Pope Francis has taken part in events to commemorate the anniversary of the Protestant Reformation during his trip to Sweden.
The Pope appealed to Catholics and Lutherans to “mend” history and look with honesty at the past, “recognising error and seeking forgiveness”.
By tradition, on 31 October 1517 the German theologian Martin Luther nailed his 95 theses to the door of a church.
The papal visit kicks off a year of events to mark the quincentenary.
Pope Francis and Lutheran leaders presided over a ecumenical prayer service in Lund cathedral in southern Sweden on Monday.
The leader of the Roman Catholic Church praised the Reformation for helping to give greater centrality to scripture in the church’s life.
Luther’s pamphlet attacked excesses and abuses within the church, and his actions and writings were hugely significant in the schism which developed in Western Christianity, which became known as the Reformation.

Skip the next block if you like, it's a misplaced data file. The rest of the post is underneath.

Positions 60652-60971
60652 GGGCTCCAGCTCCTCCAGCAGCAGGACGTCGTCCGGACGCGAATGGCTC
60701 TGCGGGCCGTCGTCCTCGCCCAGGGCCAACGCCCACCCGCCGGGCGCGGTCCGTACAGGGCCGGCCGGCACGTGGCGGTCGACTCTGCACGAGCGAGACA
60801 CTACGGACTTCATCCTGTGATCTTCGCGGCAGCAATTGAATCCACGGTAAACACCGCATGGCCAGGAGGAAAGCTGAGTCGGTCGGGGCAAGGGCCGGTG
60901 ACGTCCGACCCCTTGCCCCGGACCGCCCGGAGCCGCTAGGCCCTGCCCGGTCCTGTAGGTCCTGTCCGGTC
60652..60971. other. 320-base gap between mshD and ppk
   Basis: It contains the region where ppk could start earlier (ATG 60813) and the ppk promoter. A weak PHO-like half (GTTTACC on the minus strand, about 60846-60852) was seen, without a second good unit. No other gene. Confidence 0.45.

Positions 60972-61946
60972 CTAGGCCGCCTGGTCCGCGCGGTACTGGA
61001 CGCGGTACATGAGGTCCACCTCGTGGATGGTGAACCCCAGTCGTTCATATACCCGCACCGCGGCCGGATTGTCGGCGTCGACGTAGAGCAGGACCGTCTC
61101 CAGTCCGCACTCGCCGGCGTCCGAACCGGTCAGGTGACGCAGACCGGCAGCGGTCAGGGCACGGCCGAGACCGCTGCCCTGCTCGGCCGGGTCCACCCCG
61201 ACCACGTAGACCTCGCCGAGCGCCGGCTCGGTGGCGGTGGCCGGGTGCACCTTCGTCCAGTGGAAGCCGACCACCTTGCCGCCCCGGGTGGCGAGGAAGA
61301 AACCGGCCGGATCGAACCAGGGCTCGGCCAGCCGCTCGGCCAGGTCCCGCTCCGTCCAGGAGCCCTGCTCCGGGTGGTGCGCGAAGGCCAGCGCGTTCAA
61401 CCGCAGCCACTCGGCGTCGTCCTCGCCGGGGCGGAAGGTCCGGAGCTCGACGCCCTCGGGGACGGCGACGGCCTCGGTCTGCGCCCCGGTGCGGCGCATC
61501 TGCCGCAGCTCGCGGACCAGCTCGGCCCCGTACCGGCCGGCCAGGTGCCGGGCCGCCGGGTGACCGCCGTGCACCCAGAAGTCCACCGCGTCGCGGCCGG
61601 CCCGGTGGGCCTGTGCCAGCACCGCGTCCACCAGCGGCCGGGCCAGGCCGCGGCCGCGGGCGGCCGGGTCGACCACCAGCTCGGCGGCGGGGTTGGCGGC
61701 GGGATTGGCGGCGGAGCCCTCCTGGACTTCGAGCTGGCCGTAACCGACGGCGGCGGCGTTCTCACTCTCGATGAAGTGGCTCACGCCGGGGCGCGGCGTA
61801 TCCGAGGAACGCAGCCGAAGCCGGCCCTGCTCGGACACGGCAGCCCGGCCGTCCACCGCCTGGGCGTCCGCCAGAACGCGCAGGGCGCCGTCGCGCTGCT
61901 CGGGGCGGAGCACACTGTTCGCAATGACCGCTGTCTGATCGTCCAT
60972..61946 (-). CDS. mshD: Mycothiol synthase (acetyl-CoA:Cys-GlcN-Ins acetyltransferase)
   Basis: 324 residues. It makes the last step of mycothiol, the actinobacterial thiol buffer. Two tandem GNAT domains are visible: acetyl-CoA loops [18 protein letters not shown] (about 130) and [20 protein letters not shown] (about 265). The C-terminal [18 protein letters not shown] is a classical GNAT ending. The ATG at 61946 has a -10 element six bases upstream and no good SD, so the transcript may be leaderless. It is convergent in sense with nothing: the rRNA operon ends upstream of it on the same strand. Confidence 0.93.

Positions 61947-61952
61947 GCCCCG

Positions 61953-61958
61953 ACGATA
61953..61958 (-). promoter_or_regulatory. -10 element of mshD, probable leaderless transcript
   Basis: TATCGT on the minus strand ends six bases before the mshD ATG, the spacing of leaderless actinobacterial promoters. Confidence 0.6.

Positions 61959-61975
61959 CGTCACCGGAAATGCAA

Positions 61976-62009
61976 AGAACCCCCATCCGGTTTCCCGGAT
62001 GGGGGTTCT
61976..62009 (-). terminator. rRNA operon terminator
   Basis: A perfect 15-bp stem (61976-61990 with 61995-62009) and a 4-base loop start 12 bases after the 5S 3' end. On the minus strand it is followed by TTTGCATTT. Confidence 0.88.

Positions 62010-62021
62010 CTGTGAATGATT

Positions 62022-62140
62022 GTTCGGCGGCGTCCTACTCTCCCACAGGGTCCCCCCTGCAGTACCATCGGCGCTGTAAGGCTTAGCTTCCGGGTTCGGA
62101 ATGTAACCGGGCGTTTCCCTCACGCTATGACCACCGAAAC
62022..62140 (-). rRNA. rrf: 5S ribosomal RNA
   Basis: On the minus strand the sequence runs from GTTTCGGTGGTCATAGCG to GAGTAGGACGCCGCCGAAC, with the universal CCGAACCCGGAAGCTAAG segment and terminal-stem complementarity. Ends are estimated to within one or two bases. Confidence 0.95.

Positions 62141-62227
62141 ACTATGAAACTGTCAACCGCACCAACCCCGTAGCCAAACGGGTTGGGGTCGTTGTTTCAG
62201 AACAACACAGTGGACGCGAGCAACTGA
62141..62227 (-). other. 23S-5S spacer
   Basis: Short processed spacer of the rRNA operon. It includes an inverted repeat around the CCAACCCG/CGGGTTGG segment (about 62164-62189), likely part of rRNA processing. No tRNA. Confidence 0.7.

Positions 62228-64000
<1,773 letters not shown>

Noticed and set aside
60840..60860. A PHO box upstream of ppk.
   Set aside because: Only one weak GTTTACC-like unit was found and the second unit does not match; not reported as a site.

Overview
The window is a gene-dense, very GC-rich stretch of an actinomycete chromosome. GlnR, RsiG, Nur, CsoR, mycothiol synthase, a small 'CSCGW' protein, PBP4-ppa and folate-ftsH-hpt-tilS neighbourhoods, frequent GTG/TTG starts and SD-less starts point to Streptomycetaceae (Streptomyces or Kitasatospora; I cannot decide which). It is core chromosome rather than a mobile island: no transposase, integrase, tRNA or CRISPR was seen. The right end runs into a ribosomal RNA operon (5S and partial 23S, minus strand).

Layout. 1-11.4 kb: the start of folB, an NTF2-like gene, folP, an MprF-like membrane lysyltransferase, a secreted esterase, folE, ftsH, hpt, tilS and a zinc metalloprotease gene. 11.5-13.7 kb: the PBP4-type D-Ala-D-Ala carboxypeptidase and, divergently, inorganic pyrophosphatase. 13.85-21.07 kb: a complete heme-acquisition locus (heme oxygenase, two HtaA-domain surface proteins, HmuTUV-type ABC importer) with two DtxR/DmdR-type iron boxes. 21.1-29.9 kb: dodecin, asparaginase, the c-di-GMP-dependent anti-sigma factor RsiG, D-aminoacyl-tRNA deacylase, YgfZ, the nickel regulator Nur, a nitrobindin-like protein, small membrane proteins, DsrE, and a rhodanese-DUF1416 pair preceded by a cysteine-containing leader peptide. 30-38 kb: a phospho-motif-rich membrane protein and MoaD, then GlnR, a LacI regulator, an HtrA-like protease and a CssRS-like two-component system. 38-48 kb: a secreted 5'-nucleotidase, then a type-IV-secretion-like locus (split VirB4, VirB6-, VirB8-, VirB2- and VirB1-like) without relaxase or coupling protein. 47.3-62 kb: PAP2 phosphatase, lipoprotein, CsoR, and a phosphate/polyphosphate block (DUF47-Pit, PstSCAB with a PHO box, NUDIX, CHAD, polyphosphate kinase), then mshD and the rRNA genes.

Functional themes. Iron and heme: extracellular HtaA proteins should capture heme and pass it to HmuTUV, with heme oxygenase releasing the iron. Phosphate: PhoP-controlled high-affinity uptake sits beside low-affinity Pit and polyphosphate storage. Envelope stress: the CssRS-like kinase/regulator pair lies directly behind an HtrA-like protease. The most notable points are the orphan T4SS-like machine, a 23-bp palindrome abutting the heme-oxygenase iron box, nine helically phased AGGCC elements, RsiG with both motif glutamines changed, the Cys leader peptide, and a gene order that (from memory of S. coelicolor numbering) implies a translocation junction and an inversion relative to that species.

Luther was subsequently excommunicated, but his teachings spread throughout northern Europe.
Decades of religious wars in Europe followed.
The Church of Sweden is part of the Lutheran branch of Protestantism, though the country is largely secular.
In a joint statement, the Roman Catholic Church and the Lutheran World Federation said that both partners “are no longer strangers” and that their joint goal was to bring members of the two churches together at the Eucharistic table.
Pope Francis has previously praised Luther for his fight against corruption and greed in the church of the time.
He has also criticised his own church, calling on it to shun greed.